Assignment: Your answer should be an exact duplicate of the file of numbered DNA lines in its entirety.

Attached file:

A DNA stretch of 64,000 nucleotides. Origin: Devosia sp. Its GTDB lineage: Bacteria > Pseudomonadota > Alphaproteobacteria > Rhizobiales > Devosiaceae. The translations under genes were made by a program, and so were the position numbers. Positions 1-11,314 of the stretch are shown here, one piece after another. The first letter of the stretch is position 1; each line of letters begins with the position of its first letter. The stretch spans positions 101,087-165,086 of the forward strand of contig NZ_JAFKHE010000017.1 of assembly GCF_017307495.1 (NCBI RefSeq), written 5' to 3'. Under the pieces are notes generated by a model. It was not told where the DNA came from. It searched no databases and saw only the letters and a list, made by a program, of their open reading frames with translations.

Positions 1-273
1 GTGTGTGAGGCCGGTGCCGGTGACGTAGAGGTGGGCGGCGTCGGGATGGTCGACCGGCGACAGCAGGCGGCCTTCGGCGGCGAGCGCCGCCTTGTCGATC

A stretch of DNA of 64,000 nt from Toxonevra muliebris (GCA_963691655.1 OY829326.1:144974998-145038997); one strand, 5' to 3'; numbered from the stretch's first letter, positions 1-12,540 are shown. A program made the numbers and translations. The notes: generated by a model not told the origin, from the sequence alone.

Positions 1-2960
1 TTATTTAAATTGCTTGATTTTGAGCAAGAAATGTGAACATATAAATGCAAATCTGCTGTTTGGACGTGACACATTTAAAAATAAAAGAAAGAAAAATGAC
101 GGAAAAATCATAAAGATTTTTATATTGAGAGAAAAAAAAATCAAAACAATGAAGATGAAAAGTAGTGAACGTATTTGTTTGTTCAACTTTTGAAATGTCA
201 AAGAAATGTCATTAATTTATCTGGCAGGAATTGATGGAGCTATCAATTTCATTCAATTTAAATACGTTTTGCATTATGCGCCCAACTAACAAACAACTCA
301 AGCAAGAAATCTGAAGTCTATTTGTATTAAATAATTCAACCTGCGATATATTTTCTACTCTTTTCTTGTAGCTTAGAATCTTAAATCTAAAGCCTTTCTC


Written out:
A DNA stretch of 64,000 nucleotides. Origin: Devosia sp. Its GTDB lineage: Bacteria > Pseudomonadota > Alphaproteobacteria > Rhizobiales > Devosiaceae. The translations under genes were made by a program, and so were the position numbers. Positions 1-11,314 of the stretch are shown here, one piece after another. The first letter of the stretch is position 1; each line of letters begins with the position of its first letter. The stretch spans positions 101,087-165,086 of the forward strand of contig NZ_JAFKHE010000017.1 of assembly GCF_017307495.1 (NCBI RefSeq), written 5' to 3'. Under the pieces are notes generated by a model. It was not told where the DNA came from. It searched no databases and saw only the letters and a list, made by a program, of their open reading frames with translations.

Positions 1-273
1 GTGTGTGAGGCCGGTGCCGGTGACGTAGAGGTGGGCGGCGTCGGGATGGTCGACCGGCGACAGCAGGCGGCCTTCGGCGGCGAGCGCCGCCTTGTCGATC

A stretch of DNA of 64,000 nt from Toxonevra muliebris (GCA_963691655.1 OY829326.1:144974998-145038997); one strand, 5' to 3'; numbered from the stretch's first letter, positions 1-12,540 are shown. A program made the numbers and translations. The notes: generated by a model not told the origin, from the sequence alone.

Positions 1-2960
1 TTATTTAAATTGCTTGATTTTGAGCAAGAAATGTGAACATATAAATGCAAATCTGCTGTTTGGACGTGACACATTTAAAAATAAAAGAAAGAAAAATGAC
101 GGAAAAATCATAAAGATTTTTATATTGAGAGAAAAAAAAATCAAAACAATGAAGATGAAAAGTAGTGAACGTATTTGTTTGTTCAACTTTTGAAATGTCA
201 AAGAAATGTCATTAATTTATCTGGCAGGAATTGATGGAGCTATCAATTTCATTCAATTTAAATACGTTTTGCATTATGCGCCCAACTAACAAACAACTCA
301 AGCAAGAAATCTGAAGTCTATTTGTATTAAATAATTCAACCTGCGATATATTTTCTACTCTTTTCTTGTAGCTTAGAATCTTAAATCTAAAGCCTTTCTC